Studies show that apologizing to your partner for hurting their feelings and granting forgiveness are crucial to the success of an intimate relationship or marriage. It’s essential that couples learn the value of sincere apologies and forgiveness.
For instance, one of my clients, Lauren, 36, had been feeling resentment toward Kevin, 38, for several months since he loaned his sister money without consulting her. Even when Kevin gave Lauren a sincere apology and asked for forgiveness, she had been holding a grudge and barely spoke to his sister. But once she realized that he wasn’t trying to hurt her but that his sister swore him to secrecy, she was able to forgive him and move on.
Lauren put it like this: “I love Kevin and decided that it was more important to listen to the reasons why he kept such an important matter from me. I now understand that his actions we not meant to hurt me but to keep his promise to his sister who has been struggling financially and was embarrassed about me knowing how badly she was doing.”
These six tips will help you and your partner create a shared vision for your relationship, foster emotional closeness, and teach you how to recover quickly from hurt and miscommunication. By building a deeper connection and commitment to each other, you will create a deeply trusting, loving, and sustainable relationship. If you are thinking of marrying and concerned about going the distance or are already married and struggling the six tips will help you get back on track after a dispute or when one or both partners feels injured.
6 effective ways to apologize to your partner:
- Accept responsibility for your hurtful actions or words and the damage you caused. Acknowledge that you messed up by saying something like “I take responsibility for my actions and I’m sorry that they hurt you.” One person’s ability to do this can change the dynamic of the relationship and help you recover and heal as a couple.
- Use the words “I am sorry” and “I was wrong” when you apologize and make it personal. Your apology will more likely be heard and accepted if you use these words. Be specific about exactly what you did to hurt, humiliate, or embarrass your partner. For example, “I’m sorry for hurting you and violating your trust. I was wrong when I embarrassed you in front of your friend and I am sorry for my unkind words.”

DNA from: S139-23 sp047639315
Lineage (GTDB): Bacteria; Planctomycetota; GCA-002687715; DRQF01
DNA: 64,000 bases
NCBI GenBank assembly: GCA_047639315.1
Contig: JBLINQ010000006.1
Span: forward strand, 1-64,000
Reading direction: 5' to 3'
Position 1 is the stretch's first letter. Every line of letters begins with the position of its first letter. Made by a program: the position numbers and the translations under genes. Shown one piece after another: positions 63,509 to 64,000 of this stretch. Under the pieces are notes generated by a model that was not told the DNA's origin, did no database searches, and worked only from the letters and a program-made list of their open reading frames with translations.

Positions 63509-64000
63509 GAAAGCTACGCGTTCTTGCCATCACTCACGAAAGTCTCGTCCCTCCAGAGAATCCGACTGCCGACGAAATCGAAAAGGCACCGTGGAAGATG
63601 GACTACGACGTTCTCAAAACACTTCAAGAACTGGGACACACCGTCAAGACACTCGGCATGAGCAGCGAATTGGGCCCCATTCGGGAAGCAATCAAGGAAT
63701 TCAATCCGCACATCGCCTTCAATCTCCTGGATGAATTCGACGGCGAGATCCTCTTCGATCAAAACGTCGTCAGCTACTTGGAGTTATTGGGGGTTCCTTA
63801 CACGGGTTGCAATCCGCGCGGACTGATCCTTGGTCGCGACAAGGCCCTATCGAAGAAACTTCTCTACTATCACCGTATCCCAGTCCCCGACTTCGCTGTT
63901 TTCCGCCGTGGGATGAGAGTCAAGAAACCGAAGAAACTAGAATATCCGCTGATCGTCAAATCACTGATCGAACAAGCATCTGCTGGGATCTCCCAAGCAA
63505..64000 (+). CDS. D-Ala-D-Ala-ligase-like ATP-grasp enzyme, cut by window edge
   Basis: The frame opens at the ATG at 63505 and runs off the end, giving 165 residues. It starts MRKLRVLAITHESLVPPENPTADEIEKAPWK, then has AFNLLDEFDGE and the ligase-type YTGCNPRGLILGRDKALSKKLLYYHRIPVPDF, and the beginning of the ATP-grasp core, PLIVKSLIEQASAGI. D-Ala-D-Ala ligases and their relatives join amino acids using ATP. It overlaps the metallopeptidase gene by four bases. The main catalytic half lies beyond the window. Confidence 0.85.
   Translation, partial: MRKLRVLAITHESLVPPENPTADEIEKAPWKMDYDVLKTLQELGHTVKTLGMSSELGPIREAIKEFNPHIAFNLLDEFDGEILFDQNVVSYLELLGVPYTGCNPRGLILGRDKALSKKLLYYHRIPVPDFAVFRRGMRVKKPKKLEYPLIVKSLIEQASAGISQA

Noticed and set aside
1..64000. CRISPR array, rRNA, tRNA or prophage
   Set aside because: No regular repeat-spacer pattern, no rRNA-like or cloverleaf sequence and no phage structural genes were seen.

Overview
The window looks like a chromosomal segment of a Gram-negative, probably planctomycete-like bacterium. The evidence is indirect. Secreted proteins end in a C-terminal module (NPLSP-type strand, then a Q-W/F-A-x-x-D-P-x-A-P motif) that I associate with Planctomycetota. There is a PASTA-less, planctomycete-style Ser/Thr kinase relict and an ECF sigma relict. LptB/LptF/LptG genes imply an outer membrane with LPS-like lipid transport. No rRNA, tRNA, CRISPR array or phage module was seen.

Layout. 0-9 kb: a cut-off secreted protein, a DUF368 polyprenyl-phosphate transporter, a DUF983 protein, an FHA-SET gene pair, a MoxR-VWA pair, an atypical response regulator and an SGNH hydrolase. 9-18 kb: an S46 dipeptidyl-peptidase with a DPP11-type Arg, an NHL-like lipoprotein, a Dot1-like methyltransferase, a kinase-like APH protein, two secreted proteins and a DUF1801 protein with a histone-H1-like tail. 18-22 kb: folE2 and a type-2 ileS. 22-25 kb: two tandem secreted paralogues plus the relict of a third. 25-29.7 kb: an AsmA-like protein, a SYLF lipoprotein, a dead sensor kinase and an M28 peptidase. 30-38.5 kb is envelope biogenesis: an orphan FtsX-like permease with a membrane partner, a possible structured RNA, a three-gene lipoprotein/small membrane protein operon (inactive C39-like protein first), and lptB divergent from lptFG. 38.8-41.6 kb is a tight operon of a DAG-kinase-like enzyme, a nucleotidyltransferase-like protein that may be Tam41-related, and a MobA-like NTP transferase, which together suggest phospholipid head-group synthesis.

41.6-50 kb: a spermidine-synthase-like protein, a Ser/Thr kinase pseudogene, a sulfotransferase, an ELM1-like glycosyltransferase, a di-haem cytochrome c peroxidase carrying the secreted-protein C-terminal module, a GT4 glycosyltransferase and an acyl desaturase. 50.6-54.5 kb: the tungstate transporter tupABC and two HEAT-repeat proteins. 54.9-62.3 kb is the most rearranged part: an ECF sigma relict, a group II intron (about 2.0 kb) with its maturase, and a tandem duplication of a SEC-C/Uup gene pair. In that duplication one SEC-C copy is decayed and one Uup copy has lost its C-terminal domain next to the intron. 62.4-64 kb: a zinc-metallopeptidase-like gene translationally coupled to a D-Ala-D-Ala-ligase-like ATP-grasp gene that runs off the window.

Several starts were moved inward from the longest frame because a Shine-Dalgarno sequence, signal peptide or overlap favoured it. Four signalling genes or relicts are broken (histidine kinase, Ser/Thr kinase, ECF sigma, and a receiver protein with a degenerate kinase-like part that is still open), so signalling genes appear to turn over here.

- Explain to your partner how you plan to repair the situation (if this is possible). For example, if you said something to hurt your mother-in-law’s feelings, you might offer to apologize to her over lunch or by writing her a note.
- Describe what you said or did in specific terms without making excuses or blaming your mate or someone else. Using “I” statements rather than “You” statements can help you avoid the blame monster. For instance, you might say “I’m sorry for purchasing a new laptop without consulting you when our budget is tight.” This is more effective than saying, “You never approve of me buying things so why would I tell you?”
- Ask your partner to grant you forgiveness. Be specific about your actions and words that need to be forgiven. Be sure to do so when the setting is conducive to a private conversation and there aren’t any distractions (TV, cell phones, children in the room, etc.).
- Don’t let wounds poison your love for your spouse. Be vulnerable and don’t let your pride cause you to hold on to being “right.” Discussing what happened with your partner and taking responsibility for your actions will allow you to let go of resentment so you can improve the quality of your relationship.
Heartfelt apologies are an essential ingredient of a strong, healthy intimate relationship. Accepting that you and your mate do the best you can will help you be more understanding. When you acknowledge your flaws, it means that you can be vulnerable with your partner rather than allowing your pride to damage your communication with him or her.
Twitter, Facebook, and, movingpastdivorce.com. Terry’s award winning book Daughters of Divorce: Overcome the Legacy of Your Parents’ Breakup and Enjoy a Happy, Long-Lasting Relationship is available on her website. Her new book, The Remarriage Manual: How to Make Everything Work Better the Second Time Around was published by Sounds True in 2020.
I’d love to hear from you and answer your questions about relationships, divorce, marriage, and remarriage. Please ask a question here. Thanks! Terry